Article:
Friday, November 23, 2007

Commie's First Game With The Browns

I've been skimming through a biography of Charles Comiskey written by G.W. Axelson and published in 1919. Axelson allowed Comiskey to tell much of the story in his own words and, in that sense, the book is almost an autobiography. The year of publication is certainly interesting but it's probably a coincidence.

One of the things in the book that grabbed my attention was an account of Comiskey's first game as a Brown. Axelson writes that "(the) team which took the field in 1882, with Ed Cuthbert as manager, had some good players in its lineup but it did not compare with those which followed. Before the regular season opened in the spring exhibition games were played..." He then gives a box score for the game that the Browns played in St. Louis against the Standards, "the first game in which Comiskey appeared in a St. Louis Browns' uniform".

That, in and of itself, is rather interesting but the best part is who was playing in the game for the Standards: Pidge Morgan, Art Croft, Charlie Hautz, and Packy Dillon. It seems that in 1882 the Standards had almost half of the starting nine of the 1875 Reds.

I find this information significant for a couple of reasons. First, the guys playing for the Standards (including Frank Decker and Eddie Hogan) identifies the Standards as a St. Louis team. While it was assumed that the Browns would be playing a local team to tune up for the season, the fact that the Standards were stocked with St. Louis baseball players pretty much confirms it. I had never heard of the Standards before but I feel comfortable adding them to my list of 19th century St. Louis baseball teams (which I'll post one of these days).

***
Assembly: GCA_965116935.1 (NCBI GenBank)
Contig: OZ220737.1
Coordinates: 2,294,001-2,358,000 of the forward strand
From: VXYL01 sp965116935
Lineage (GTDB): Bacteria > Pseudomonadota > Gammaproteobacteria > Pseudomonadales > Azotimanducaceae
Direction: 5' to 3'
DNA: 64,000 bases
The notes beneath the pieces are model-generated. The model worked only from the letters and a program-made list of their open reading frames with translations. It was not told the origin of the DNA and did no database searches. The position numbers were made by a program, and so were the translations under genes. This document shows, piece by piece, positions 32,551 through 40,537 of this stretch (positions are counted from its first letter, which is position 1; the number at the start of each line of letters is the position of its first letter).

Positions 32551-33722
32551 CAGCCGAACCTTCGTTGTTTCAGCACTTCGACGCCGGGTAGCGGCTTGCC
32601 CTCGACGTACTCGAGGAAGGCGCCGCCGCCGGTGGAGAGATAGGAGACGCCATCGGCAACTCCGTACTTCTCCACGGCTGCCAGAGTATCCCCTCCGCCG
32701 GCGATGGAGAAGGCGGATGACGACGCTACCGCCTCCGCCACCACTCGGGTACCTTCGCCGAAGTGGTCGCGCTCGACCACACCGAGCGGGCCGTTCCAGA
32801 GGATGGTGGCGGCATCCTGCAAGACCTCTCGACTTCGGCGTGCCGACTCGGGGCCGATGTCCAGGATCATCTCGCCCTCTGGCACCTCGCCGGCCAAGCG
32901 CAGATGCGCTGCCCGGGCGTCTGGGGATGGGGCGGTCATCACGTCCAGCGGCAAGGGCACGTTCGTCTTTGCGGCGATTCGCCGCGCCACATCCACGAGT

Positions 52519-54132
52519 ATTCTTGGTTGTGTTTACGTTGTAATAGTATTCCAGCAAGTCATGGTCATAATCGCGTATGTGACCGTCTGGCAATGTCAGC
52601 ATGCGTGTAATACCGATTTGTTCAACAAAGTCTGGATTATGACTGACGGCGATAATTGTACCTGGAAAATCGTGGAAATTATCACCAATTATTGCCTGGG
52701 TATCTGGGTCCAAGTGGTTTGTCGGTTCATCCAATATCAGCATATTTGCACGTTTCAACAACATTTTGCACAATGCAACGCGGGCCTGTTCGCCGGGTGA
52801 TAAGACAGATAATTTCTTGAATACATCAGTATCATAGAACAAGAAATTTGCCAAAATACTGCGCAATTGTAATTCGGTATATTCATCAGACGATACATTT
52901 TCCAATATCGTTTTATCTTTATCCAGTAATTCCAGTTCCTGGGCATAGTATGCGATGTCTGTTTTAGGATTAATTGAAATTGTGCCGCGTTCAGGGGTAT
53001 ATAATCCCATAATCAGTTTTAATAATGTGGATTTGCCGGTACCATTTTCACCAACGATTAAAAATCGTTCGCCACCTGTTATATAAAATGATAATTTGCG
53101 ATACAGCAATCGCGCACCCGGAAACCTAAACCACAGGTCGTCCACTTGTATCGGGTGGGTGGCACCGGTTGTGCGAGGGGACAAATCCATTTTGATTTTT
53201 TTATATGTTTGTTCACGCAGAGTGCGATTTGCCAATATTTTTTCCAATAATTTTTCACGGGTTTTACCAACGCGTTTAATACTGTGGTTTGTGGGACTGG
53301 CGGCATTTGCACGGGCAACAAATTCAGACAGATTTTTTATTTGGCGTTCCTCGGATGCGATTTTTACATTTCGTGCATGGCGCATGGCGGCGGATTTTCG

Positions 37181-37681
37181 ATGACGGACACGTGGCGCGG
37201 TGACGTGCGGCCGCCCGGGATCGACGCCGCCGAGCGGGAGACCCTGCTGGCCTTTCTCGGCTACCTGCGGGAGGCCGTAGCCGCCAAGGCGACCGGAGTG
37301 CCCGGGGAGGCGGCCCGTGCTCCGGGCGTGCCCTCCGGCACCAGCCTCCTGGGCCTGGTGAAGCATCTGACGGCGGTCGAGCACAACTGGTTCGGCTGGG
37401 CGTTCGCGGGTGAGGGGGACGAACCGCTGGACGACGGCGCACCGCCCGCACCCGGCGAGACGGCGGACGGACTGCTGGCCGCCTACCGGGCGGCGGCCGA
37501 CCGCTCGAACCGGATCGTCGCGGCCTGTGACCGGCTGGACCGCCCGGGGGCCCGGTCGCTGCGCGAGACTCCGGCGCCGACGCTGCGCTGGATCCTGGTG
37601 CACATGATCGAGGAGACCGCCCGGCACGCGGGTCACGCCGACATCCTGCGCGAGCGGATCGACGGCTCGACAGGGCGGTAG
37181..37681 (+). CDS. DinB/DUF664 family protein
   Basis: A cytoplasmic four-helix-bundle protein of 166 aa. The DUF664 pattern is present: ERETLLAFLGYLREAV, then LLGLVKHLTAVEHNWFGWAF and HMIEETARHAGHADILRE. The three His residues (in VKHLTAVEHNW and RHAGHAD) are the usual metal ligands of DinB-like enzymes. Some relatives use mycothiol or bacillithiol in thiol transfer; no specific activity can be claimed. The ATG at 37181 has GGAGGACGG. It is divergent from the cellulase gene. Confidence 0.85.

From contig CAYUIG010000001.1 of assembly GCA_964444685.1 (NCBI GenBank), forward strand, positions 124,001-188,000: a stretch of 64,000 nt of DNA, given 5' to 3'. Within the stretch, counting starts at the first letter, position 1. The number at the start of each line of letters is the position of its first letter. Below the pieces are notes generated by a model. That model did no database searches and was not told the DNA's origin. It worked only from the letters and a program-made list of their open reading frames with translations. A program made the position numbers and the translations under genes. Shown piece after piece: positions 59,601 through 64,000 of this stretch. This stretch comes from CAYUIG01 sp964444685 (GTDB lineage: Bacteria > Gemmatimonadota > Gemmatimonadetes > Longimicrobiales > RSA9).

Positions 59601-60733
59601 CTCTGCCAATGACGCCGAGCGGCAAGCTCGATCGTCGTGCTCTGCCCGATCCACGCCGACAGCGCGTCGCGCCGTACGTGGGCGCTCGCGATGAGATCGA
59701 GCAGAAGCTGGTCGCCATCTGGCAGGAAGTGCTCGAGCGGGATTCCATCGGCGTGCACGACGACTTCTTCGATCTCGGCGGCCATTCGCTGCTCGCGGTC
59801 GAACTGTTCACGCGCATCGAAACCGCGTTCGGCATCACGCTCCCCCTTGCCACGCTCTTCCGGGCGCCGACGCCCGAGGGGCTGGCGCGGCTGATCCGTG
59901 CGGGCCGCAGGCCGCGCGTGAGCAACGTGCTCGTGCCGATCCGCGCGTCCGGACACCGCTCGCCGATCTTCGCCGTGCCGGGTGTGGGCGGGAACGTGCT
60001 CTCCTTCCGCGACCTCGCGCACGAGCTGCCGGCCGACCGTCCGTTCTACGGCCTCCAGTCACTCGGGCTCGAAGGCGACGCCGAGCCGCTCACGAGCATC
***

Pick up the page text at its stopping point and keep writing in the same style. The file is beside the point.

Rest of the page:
The second reason I'm excited about this information is because we just don't know that much about some of the guys on the 1875 Reds, especially Dillon and Morgan. Any piece of information about them or any reference to them that I find always adds to the record. Information about these guys is so scarce that if I find a paragraph about them it's like hitting the motherload.

Before I read this book, I knew that Packy Dillon had pretty much retired from baseball by 1886 but I couldn't tell you much about his career after 1877. Now I know that he was still playing baseball in 1882. Also, this information probably means that he was still living in St. Louis in 1882. That adds quite a bit to what we know about Dillon.

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